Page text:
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Model 3: steering by wire?

Cobbler

Paranoid T.E.S.L.A Bull
Sep 22, 2015
478
4,570
België
Just an idea for the Model 3, steering by wire:

With autopilot, your car is able to do the steering by itself. Why bother having a steering axis installed when everything could be done electronically?
Just like in modern airplanes.

Benefits:
- Less weight, more range
- Less mechanical parts that could fail
- Faster build process of the car during production
- You could have the vibrations of a bad road filtered out, more comfortable ride
- Increase steering handling for maneuvering in the city, adjust response for the highway
- left/right steering wheel setup is easier, cheaper
- With a double redundant system, the steering wheel will be more reliable
- Overall cost savings
- The technology is out there, it exists in a reliable form. So the implementation would be low-risk

What do you guys think?
 

jerry33

(S85-3/2/13 traded in) X LR: F2611##-3/27/20
Mar 8, 2012
19,827
23,225
Texas
We can't even get energy saving camera type side mirrors (and they would save a lot of energy). There is no way government would allow steering by wire if they won't allow camera rear view mirrors.
 

aronth5

Long Time Follower
May 8, 2010
2,703
1,465
Boston Suburb
It is a legal requirement to have a mechanical link to the steering rack. At least in America it is.

Would be great if you could post a link to the source. Does anyone know if other countries have the same legal requirement?
Even if this was not a legal requirement I cannot imagine Tesla taking this on for Model 3.
 

tga

Supporting Member
Apr 8, 2014
3,958
2,798
New Hampshire
- You could have the vibrations of a bad road filtered out, more comfortable ride
Great for Grandpa's luxo-barge, horrible idea for a sports car/sports sedan

- Increase steering handling for maneuvering in the city, adjust response for the highway
Variable assist power steering systems already do this (at least to some extent. Unless you are talking about changing steering ratio?).

One issue I see getting something like this through regulators - what's the failsafe mode? Steer straight? Right?

Electronic throttle makes sense for gas cars, since it improves efficiency and emissions. The pedal becomes a torque-request pedal, and it's up to the ECU to determine how to satisfy the request (open the throttle, change spark timing, boost pressure, etc). I'm not sure the logic extends to steering.
 
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Jeff N

Active Member
Oct 31, 2011
2,417
3,303
Just an idea for the Model 3, steering by wire:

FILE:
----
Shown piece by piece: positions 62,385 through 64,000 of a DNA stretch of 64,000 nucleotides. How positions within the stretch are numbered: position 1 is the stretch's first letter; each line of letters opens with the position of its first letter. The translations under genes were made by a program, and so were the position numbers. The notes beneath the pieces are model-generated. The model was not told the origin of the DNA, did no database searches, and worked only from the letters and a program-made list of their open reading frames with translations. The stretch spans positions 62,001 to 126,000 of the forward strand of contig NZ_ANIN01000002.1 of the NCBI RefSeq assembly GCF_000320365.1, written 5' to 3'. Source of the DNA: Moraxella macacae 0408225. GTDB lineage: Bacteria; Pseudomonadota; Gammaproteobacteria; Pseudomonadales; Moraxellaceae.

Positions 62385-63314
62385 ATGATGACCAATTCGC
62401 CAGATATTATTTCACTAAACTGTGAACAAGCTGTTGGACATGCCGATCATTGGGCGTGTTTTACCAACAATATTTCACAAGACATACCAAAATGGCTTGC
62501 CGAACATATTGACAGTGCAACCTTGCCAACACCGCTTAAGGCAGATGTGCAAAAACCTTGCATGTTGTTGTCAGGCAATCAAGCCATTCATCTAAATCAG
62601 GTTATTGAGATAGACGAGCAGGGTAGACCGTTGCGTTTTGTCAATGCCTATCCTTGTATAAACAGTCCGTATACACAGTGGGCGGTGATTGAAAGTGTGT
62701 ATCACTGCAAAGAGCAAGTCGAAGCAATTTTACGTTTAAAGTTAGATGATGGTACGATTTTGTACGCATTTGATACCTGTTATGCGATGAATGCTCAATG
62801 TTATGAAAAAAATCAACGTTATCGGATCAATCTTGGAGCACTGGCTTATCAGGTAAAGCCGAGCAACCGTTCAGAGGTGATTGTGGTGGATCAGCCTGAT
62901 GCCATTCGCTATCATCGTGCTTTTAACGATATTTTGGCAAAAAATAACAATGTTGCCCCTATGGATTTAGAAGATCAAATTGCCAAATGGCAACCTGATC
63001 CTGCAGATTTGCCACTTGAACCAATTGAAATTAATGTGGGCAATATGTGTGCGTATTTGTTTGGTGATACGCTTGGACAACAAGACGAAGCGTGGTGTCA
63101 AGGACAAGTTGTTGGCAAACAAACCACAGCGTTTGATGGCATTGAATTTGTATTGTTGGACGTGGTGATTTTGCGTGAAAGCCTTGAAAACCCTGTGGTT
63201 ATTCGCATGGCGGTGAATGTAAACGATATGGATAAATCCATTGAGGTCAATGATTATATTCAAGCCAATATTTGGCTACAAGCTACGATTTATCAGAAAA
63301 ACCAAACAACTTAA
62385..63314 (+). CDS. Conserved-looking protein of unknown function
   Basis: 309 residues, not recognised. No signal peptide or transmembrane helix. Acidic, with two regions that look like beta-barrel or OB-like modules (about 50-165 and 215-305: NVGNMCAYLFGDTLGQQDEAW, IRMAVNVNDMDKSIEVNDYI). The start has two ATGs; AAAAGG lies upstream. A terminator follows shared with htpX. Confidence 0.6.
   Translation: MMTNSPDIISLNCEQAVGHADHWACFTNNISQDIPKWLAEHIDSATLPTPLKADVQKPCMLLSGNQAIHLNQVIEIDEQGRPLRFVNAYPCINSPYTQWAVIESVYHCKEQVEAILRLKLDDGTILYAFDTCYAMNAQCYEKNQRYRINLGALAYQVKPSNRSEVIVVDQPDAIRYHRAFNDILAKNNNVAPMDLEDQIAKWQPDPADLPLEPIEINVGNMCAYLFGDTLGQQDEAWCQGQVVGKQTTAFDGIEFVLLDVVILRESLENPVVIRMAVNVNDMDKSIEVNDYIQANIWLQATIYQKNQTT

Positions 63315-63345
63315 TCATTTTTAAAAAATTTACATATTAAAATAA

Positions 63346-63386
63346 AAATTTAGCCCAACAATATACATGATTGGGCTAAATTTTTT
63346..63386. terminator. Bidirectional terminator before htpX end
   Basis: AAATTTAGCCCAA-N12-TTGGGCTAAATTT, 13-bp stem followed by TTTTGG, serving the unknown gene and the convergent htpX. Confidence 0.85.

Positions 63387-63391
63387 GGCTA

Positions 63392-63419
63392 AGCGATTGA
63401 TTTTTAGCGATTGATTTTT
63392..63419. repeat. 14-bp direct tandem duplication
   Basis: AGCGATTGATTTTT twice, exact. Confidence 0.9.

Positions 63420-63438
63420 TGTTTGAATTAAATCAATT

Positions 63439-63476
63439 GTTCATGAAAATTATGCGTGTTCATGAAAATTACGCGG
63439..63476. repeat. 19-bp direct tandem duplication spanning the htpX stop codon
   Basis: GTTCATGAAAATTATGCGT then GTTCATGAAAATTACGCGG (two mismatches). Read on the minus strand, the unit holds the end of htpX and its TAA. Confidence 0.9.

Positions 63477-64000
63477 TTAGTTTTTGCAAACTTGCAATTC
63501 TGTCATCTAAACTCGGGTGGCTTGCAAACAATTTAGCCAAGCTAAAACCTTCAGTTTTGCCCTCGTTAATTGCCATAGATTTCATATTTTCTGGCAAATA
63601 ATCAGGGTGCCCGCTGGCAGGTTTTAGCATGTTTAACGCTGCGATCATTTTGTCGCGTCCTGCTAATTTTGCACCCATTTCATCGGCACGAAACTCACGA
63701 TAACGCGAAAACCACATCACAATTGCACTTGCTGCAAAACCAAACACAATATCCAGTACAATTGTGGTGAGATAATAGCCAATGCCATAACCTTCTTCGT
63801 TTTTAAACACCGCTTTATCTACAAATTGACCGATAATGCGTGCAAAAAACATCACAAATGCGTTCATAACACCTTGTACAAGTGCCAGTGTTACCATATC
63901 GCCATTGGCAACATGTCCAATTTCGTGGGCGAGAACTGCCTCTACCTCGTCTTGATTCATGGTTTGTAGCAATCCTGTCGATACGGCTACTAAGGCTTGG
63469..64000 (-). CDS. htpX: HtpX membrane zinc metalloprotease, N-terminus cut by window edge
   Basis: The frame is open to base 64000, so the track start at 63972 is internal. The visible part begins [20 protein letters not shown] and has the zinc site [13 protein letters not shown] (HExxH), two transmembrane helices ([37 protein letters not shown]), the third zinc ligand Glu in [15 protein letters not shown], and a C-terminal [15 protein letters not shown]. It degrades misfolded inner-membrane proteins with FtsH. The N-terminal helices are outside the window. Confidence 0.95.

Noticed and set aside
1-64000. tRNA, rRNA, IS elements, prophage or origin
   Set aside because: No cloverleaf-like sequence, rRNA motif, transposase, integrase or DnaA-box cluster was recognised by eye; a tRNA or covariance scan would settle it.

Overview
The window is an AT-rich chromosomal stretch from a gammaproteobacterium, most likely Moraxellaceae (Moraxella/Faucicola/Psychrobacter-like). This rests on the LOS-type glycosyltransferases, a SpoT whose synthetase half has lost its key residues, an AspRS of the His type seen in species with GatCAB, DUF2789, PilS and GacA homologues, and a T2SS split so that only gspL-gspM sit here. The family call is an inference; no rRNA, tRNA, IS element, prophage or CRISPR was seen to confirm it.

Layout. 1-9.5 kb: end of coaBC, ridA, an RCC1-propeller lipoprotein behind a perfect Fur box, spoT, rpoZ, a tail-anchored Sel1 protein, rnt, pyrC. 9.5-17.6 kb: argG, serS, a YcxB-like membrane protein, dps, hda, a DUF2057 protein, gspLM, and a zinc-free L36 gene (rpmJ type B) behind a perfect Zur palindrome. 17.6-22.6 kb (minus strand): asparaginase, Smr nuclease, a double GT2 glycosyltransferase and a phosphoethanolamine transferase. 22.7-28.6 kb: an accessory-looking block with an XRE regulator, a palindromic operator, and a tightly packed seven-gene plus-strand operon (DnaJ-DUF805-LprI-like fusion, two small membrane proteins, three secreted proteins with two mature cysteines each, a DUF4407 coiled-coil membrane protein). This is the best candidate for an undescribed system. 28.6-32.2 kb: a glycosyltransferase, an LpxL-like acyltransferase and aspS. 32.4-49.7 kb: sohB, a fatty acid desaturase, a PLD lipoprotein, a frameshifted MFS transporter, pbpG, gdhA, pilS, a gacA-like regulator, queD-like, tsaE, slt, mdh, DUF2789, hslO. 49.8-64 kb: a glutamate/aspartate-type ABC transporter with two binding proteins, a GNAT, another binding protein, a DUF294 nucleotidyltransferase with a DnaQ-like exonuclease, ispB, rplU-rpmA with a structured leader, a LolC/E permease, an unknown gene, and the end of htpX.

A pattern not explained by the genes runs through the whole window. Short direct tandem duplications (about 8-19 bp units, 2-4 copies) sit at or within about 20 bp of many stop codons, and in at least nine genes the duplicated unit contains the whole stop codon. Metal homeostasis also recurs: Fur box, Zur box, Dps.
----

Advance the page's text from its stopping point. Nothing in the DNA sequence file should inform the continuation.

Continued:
With autopilot, your car is able to do the steering by itself. Why bother having a steering axis installed when everything could be done electronically?
Just like in modern airplanes.
Is that how modern airplanes actually work? My impression is that planes are actually similar in concept to what you see in newer cars in that there is "by-wire" braking and assisted steering but ultimately there are still mechanical linkages in case the assistive systems fail. In a plane, the hydraulic controls can fail and the pilot can still pull back on the yoke and control the flaps but it takes a lot of physical effort on a large jet.
 

Mad Hungarian

Member
Sep 25, 2015
292
430
Montreal, QC, Canada
Infiniti has already done this, and there is a mechanical link that engages if the DBW fails: http://www.caranddriver.com/feature...itizes-steering-but-the-wheel-remains-feature
However it was a less than resounding success with critics, and presumably enthusiasts as well as it appears the option is being yanked from the Q50S sport model: http://www.autoblog.com/2014/08/31/infiniti-q50s-getting-g37-hydraulic-steering/
I for one hope the M3 has the same excellent electrically assisted but mechanically linked system as the MS.
 
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tga

Supporting Member
Apr 8, 2014
3,958
2,798
New Hampshire
Is that how modern airplanes actually work? My impression is that planes are actually similar in concept to what you see in newer cars in that there is "by-wire" braking and assisted steering but ultimately there are still mechanical linkages in case the assistive systems fail. In a plane, the hydraulic controls can fail and the pilot can still pull back on the yoke and control the flaps but it takes a lot of physical effort on a large jet.
The side-stick Airbus and the Boeing 777 are definitely full fly-by-wire. I believe the pre-777 Boeings are mechanical/hydraulic (not cables/pulleys), but I'll verify with a Boeing pilot I know.
 

aronth5

Long Time Follower
May 8, 2010
2,703
1,465
Boston Suburb
The side-stick Airbus and the Boeing 777 are definitely full fly-by-wire. I believe the pre-777 Boeings are mechanical/hydraulic (not cables/pulleys), but I'll verify with a Boeing pilot I know.

And how many redundant systems does Airbus and Boeing have which adds costs. Remember this is a thread for the Model 3 where a key objective is low cost so expecting Tesla to implement this type of system makes zero sense and that is assuming they could even get the government to ok it.
 

agloutney

Member
Jul 6, 2014
532
514
Montreal
Airbus has three independent hydraulic systems, mechanical and backup electric pumps, a power transfer unit in case a hydraulic pump (engine) stops working. There is also a ram air turbine that supplies limited bare minimum hydraulics in case of total power loss. Overkill for a car though.
 
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MassModel3

Member
Aug 19, 2014
907
254
MA South Shore
There have been multiple reports of Model S owners having all power just cease. I think this was related to the 12-volt battery and bad contacts, but I can't remember the details. But the point is that if you suddenly lose all power, you need to be able to safely steer the vehicle to the side of the road or similar safe location as you coast to a stop.

The only way to not have the mechanical linkage (that I can think of) would be if the mechanical components were detached by an electromagnet that released if power was lost, thereby reengaging the physical linkages.

As for planes, I can't really speak for jumbo jets, but fighter jets historically have had mechanical linkages and dual hydraulic systems that augment the controls for the pilot. Even if one hydraulic system fails, the pilot still has the second. If both fail, the direct linkages still work. Newer fighters with full fly-by-wire typically have triple redundancy for flight computers to make up for the fact that there are no direct linkages.